Best of Beacons This Week : Chester Zoo Transforms into a Multi-Channel Attraction, and more
October 30, 2015
We are back with this week’s best of beacons round-up. In this feature, we cover some interesting beacon deployments from interactive zoo experiences at the Chester Zoo to how beacons deployed at the Heathrow inter-terminal buses are creating a huge advertising opportunity for brands.
Smart technologies like RFID tags, beacons and the Internet of things are helping build smart spaces today. Everything from homes to airports to cities are converging into intelligent, connected ecosystems.
One such example is that of Chester Zoo in the United Kingdom. ‘Islands’ at Chester Zoo has recently undertaken a unique project, that is powered by beacons.
‘Islands’ leverage their app to enhance the visitor experience – before, during and after a visit. The app allows for personalisation and visitors can have the delight of preparing for their adventure by applying for a travel visa, giving their expedition a name and packing their virtual rucksack before making the trip to the zoo. They can also use it to book tickets in advance and view the latest zoo news and photographs.
When a visitor arrives at the zoo, the app’s interactive GPS map takes them on their individual journeys. Strategically placed Bluetooth beacons guide visitors along the route with relevant content relating to the animals and plants of ‘Islands’ based on the visitor’s location, unlocking special features as they explore different areas.
Chester Zoo is among the most ambitious zoo projects powered by beacons undertaken in the UK so far and this innovative move is sure to enthrall its visitors.
Corethree, a noted technology player in mobile ticketing, recently launched its first beacon enabled travel app. The app has been specially designed for Syntus – a leading Dutch transport operator.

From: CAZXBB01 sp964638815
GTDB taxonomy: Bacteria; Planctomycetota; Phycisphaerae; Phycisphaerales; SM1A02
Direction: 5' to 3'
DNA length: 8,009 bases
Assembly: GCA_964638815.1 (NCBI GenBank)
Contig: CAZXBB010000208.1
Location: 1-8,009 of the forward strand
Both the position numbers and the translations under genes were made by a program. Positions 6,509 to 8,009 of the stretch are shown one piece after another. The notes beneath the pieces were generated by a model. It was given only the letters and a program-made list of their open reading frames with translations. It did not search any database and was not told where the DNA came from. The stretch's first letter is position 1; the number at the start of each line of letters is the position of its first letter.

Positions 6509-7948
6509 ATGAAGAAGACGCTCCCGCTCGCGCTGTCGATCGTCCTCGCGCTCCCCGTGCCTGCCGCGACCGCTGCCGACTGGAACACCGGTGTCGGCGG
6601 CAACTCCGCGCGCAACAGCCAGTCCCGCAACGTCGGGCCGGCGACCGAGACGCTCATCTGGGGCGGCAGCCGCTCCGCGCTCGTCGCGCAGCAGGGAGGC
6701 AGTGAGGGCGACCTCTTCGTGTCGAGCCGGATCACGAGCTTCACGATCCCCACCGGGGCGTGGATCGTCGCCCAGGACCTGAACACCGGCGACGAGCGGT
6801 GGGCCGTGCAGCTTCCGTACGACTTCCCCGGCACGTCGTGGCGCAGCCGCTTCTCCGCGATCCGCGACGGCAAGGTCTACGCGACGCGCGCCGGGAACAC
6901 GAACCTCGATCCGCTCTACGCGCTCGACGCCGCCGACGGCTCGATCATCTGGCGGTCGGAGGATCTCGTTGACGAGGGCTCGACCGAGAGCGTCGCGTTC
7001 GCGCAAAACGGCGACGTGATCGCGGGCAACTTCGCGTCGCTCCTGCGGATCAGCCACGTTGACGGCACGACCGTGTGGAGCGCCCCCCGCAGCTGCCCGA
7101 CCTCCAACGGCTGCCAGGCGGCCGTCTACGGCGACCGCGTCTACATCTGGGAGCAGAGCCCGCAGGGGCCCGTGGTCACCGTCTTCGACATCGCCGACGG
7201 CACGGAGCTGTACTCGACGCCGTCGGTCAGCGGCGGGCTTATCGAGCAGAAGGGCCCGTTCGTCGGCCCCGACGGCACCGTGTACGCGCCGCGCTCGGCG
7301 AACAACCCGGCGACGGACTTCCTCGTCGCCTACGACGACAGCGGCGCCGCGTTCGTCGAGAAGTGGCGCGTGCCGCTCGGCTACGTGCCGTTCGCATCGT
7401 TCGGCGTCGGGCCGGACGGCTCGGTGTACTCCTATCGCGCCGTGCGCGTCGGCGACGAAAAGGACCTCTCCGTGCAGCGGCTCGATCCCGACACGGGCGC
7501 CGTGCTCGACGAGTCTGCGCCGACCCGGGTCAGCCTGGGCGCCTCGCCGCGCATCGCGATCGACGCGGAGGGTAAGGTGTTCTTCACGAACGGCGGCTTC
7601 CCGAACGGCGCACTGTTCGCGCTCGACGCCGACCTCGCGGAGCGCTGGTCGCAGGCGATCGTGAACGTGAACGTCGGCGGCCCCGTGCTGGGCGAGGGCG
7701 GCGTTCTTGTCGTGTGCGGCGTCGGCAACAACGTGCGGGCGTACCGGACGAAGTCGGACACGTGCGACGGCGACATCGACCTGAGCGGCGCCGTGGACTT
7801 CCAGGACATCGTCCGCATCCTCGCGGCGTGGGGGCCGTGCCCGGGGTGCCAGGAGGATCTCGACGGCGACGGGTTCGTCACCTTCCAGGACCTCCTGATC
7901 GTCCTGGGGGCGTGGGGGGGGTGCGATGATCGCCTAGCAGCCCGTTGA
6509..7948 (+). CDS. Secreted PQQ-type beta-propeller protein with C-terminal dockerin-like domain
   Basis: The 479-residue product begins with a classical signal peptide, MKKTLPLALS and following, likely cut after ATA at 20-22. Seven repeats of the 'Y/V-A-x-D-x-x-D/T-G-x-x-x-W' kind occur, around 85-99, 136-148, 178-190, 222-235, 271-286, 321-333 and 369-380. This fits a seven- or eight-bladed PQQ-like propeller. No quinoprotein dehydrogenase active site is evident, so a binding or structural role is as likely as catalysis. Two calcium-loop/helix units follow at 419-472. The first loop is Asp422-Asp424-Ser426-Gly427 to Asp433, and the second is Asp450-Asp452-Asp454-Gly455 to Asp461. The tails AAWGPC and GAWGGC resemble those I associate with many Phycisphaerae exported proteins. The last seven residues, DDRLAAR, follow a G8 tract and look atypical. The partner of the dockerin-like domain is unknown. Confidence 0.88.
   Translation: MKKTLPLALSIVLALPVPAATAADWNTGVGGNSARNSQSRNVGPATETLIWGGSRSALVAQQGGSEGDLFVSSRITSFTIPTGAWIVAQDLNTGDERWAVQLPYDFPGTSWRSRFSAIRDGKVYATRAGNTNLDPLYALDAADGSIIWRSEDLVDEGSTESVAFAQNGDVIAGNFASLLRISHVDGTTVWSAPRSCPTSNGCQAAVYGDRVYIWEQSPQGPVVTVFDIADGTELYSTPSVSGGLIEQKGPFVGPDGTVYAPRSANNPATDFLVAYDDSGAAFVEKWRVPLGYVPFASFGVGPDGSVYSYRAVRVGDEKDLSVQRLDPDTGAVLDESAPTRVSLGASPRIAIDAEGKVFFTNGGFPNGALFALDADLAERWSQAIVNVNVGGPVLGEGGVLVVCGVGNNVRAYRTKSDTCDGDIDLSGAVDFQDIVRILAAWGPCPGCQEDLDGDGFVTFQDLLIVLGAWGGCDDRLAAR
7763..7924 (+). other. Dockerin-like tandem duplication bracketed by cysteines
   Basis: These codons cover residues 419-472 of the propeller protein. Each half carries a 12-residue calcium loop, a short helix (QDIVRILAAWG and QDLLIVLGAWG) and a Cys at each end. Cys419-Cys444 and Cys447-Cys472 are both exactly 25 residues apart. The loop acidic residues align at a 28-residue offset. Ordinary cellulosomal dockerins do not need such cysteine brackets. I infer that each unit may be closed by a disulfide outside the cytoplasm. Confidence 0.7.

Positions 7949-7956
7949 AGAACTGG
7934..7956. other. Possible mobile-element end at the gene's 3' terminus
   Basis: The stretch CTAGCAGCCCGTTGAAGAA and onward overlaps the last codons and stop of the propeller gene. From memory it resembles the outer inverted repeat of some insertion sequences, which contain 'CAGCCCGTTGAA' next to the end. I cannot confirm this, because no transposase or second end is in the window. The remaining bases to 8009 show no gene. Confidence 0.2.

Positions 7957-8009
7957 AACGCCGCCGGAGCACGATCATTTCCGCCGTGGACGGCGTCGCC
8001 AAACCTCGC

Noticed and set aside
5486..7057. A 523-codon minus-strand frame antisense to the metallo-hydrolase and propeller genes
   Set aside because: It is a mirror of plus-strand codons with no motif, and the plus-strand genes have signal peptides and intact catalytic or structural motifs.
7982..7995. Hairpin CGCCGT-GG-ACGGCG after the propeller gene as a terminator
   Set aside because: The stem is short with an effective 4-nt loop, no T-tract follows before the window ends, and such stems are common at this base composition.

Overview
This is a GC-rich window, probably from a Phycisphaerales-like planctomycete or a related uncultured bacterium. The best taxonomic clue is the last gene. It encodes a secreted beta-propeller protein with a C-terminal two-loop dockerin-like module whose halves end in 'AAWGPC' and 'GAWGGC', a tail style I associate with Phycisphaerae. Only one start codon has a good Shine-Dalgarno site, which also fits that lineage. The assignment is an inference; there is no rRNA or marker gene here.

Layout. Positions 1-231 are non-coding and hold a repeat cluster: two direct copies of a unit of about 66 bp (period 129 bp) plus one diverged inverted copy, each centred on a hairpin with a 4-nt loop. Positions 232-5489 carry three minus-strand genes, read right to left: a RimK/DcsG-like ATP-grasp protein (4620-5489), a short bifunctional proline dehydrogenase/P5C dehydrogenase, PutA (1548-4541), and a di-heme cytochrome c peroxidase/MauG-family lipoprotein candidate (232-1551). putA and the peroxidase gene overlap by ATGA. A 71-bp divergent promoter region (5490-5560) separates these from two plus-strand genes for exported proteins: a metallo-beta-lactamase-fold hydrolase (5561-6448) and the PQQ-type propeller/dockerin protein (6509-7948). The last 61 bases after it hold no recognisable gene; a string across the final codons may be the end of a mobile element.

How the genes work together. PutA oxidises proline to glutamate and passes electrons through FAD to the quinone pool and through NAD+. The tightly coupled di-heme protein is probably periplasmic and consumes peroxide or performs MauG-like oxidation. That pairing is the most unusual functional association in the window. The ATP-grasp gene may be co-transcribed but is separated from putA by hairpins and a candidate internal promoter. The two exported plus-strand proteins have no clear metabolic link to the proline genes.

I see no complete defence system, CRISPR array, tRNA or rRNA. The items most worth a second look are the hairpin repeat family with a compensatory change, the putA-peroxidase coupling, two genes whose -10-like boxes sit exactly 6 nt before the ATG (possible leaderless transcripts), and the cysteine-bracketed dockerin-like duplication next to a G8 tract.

Corethree’s m-ticket provides a superior experience to its customers by linking their journeys with local offers and promotions based on proximity. Around 3000 beacons have been deployed all across the Netherlands, making it one of the most massive integrated travel solutions in Europe to date.
The app also provides additional loyalty rewards to customers who use their m-ticket during peak times. This will encourage increased scheduling of journeys and could reduce rush hour congestion.
The internet of things is connecting almost every object, consumer and activity in the digital space today. According to a recent McKinsey Global Institute report, IoT is forecasted to have a total economic impact between $3.9 and $11 trillion a year by 2025, including $410 billion to $1.2 trillion per year in retail environments.
Thus, it goes without saying that retail has been one of the primary industries that IoT has had a disruptive effect on. IoT applications in retail range from smart dressing room mirrors to smart sportswear that measure your heart rate and pulse. You can check out some more interesting examples and trends of IoT in our blog on IoT in retail
Inter-terminal buses at Heathrow airport in the UK, will now be offering a very creative and immersive experience to its travellers. The buses come geared with NFC, beacons and digital screens, to ensure that all key touch points in a traveller’s connection journey at the airport provide a high quality and enhanced experience.
The digital capabilities on the bus can also provide a wealth of opportunities for brands to create an impactful presence across the entire fleet of 26 buses. The media toolkit boasts of exterior wraps to interior furnishings, flooring, digital screens and seat-back tablets.
This new project is all set to generate new revenue for the airport by opening up operational service channels that were previously untapped.
Penn state researchers are using BLE beacons to turn spaces like The Arboretum at Penn State into interactive places of learning for children and families. The project was inspired by museums across the USA — including the Palmer Museum of Art at Penn State — that have been using iBeacons to enhance visitors’ experiences.
The idea behind the project was to create new ways of learning, with technology acting as a tool to help students learn, as against distract them. The researchers have created several ‘learning tours’ of The Arboretum that are triggered by beacons; for example, a tour called ‘Tree Investigators’ teaches school children about the different ways trees produce their seeds. In addition, the app also allows students to learn at their own pace, in order to create a natural drive for learning in them.